Dave's Yak Tales

Cedar Key Sunset

Sunday, November 25, 2007

Tomoka River

I went to Tomoka State Park on Sunday, November 25, 2007 and paddled four waterways on this fourth trip of the four day holiday weekend. Tomoka is located in Ormond Beach, just north of Daytona. On the drive, I saw a bald eagle near the junction of I-4 and I-95.
Located on a peninsula separating the Halifax and Tomoka Rivers, bisected
by two creeks, Thompson and Strickland, with additional old mosquito
control canals and nameless waterways, this Florida State Park offers mile upon mile of scenic and secluded paddling. The road to the Park entrance is through a canopy of moss covered live oaks. This is part of "The Loop" a scenic 23 mile drive/run/bike route.

The Park has a boat ramp on the Tomoka River, a short paddle from the tip of the peninsula. Kayak rentals are available. I put in and headed south . The Tomoka is fairly wide, little current. Trees line the east bank, then both banks are dominated by marsh grass as seen here.

A few homes are visible at the start, then nothing until Thompson Creek, when more homes can be seen at a distance. With many canals cut through the marsh, the entrance to Thompson Creek can be hard to find. I found it, but then took a wrong turn and spent some time in the mosquito control canals. Time well spent, as I saw a bald eagle fly over head. A compass should be part of every paddlers gear. The marsh is excellent for viewing wading birds like egrets and herons.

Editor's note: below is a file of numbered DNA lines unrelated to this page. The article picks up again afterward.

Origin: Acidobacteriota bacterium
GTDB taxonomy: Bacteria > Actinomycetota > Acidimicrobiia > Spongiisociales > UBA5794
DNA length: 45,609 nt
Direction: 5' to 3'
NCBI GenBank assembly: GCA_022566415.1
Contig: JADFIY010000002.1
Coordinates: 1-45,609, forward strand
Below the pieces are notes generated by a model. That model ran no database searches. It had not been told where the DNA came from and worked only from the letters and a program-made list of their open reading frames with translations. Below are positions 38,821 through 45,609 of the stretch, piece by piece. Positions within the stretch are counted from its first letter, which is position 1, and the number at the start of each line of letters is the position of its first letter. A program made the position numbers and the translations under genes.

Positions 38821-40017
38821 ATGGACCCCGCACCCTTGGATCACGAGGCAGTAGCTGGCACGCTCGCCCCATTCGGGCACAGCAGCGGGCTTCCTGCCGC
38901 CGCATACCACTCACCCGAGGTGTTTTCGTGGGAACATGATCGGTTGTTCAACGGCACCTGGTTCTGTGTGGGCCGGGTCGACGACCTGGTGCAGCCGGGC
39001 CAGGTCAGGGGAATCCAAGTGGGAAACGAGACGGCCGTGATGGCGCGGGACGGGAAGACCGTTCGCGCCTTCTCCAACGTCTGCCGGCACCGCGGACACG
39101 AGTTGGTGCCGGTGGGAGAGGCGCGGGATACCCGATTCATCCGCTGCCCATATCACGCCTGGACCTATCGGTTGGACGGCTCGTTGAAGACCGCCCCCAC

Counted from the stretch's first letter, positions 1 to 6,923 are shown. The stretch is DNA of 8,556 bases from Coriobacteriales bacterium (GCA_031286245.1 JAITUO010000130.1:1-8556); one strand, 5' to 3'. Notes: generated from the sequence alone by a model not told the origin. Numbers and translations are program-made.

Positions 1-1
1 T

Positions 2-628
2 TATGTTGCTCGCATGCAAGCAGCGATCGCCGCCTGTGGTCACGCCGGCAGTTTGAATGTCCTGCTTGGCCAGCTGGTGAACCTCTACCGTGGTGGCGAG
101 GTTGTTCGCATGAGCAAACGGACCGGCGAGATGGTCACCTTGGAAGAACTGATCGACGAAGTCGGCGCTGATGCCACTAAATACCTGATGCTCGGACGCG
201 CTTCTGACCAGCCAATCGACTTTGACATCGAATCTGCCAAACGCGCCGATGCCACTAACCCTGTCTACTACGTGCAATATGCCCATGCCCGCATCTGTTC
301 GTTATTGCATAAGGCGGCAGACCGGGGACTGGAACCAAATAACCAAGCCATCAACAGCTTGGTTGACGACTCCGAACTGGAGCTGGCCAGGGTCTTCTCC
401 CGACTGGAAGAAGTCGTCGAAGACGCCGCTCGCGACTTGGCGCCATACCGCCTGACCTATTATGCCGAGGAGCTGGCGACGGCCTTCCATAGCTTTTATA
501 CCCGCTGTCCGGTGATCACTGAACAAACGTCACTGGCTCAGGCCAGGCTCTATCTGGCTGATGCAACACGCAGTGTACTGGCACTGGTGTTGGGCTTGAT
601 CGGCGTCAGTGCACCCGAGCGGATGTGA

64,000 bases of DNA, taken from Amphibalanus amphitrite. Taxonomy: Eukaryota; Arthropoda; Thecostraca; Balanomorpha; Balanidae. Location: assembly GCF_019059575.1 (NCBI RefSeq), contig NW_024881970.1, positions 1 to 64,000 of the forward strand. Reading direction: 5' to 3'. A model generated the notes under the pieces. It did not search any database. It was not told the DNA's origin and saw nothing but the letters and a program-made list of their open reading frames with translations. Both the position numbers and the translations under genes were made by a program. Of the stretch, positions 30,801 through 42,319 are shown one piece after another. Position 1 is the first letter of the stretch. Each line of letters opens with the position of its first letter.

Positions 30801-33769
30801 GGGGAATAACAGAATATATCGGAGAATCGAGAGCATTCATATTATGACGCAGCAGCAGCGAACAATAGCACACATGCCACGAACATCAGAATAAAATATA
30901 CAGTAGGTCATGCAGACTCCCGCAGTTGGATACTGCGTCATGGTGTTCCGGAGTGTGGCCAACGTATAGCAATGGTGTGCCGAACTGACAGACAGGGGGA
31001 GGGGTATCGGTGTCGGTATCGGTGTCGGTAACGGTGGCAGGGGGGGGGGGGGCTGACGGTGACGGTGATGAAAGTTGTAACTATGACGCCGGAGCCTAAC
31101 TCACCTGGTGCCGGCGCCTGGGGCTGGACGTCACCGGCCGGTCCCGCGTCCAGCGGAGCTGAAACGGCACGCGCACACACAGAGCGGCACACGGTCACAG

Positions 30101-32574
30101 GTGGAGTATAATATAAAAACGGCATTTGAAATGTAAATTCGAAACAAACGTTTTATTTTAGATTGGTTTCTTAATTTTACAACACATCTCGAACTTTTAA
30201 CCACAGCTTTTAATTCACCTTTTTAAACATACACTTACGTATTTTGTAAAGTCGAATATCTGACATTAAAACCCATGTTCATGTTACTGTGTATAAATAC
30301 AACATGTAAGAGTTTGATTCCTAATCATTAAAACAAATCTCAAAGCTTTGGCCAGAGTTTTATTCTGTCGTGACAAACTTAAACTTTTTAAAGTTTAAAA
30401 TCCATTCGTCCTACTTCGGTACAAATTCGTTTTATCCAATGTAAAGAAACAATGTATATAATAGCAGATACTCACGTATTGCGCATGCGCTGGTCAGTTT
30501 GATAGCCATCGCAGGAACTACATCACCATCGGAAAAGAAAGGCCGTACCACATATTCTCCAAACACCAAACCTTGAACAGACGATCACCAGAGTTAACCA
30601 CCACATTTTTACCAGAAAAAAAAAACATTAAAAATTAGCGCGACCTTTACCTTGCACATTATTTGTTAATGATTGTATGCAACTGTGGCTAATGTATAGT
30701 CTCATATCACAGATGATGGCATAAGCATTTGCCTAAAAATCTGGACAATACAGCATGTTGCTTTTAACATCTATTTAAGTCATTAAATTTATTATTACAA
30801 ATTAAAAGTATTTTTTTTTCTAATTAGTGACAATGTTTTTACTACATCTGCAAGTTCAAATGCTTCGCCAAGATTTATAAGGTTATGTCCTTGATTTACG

Can you find the green heron in this picture ? I almost deleted it. The stripes on the breast make effective camouflage.

Thompson Creek meets Strickland Creek in a residential area. There is a city park with boat ramp and long fishing pier on the east side of Strickland Creek. May be a good place to take a break, if so inclined. I have yet to stop here, in four or five trips, preferring to stop on the bank a bit north for views like this. The area where I stopped for lunch was covered with shells, mostly oyster. I don't know if it is ancient sea floor or ancient civilization. The area was occupied when the Spanish first visited in 1605. This marker is near the tip of the peninsula.

Several sections of the Tomoka, and all of Thompson and Strickland Creeks, are manatee zones. I have seen them in the Tomoka, in the summer, never in the Creek. I did not expect to see any, after not seeing any a few weeks a ago in the Canaveral Seashore are, which is south of Ormond Beach. I did not see any. I have seen dolphins in the Tomoka, but none this trip. I have never seen alligators. They likely are hiding deep in the marsh grass.

I came out of Thompson and back to the Tomoka River. Instead of staying in the main channel, I went up a narrow shaded one. It dead ends, but the main channel is just across a narrow land bridge. I dragged the yak over, and was back in the main channel. I proceeded past the boat ramp, to the tip and around the peninsula in the Halifax River. The Halifax is part of the Intracostal Waterway, entering the Atlantic Ocean at Ponce Inlet.

I spent about 5 hours on the water. After putting the yak on the car, I walked a one mile interpretive nature trail, from the Visitor Center to this 40 foot tall sculpture, which I saw from the Halifax River

No comments: